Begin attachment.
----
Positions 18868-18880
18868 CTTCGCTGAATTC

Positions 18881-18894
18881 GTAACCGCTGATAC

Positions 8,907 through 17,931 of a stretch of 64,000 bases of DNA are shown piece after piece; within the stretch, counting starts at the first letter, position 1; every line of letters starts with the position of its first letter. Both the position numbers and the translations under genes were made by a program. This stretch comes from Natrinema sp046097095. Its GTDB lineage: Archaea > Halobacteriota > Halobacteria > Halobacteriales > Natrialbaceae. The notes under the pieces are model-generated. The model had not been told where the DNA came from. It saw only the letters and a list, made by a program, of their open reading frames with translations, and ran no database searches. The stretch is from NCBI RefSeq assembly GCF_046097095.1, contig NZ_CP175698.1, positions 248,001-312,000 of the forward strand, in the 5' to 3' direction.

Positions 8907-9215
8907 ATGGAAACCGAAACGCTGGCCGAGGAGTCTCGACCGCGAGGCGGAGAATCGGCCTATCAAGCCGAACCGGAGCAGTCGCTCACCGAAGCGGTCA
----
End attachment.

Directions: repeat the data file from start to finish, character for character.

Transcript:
Positions 18868-18880
18868 CTTCGCTGAATTC

Positions 18881-18894
18881 GTAACCGCTGATAC

Positions 8,907 through 17,931 of a stretch of 64,000 bases of DNA are shown piece after piece; within the stretch, counting starts at the first letter, position 1; every line of letters starts with the position of its first letter. Both the position numbers and the translations under genes were made by a program. This stretch comes from Natrinema sp046097095. Its GTDB lineage: Archaea > Halobacteriota > Halobacteria > Halobacteriales > Natrialbaceae. The notes under the pieces are model-generated. The model had not been told where the DNA came from. It saw only the letters and a list, made by a program, of their open reading frames with translations, and ran no database searches. The stretch is from NCBI RefSeq assembly GCF_046097095.1, contig NZ_CP175698.1, positions 248,001-312,000 of the forward strand, in the 5' to 3' direction.

Positions 8907-9215
8907 ATGGAAACCGAAACGCTGGCCGAGGAGTCTCGACCGCGAGGCGGAGAATCGGCCTATCAAGCCGAACCGGAGCAGTCGCTCACCGAAGCGGTCA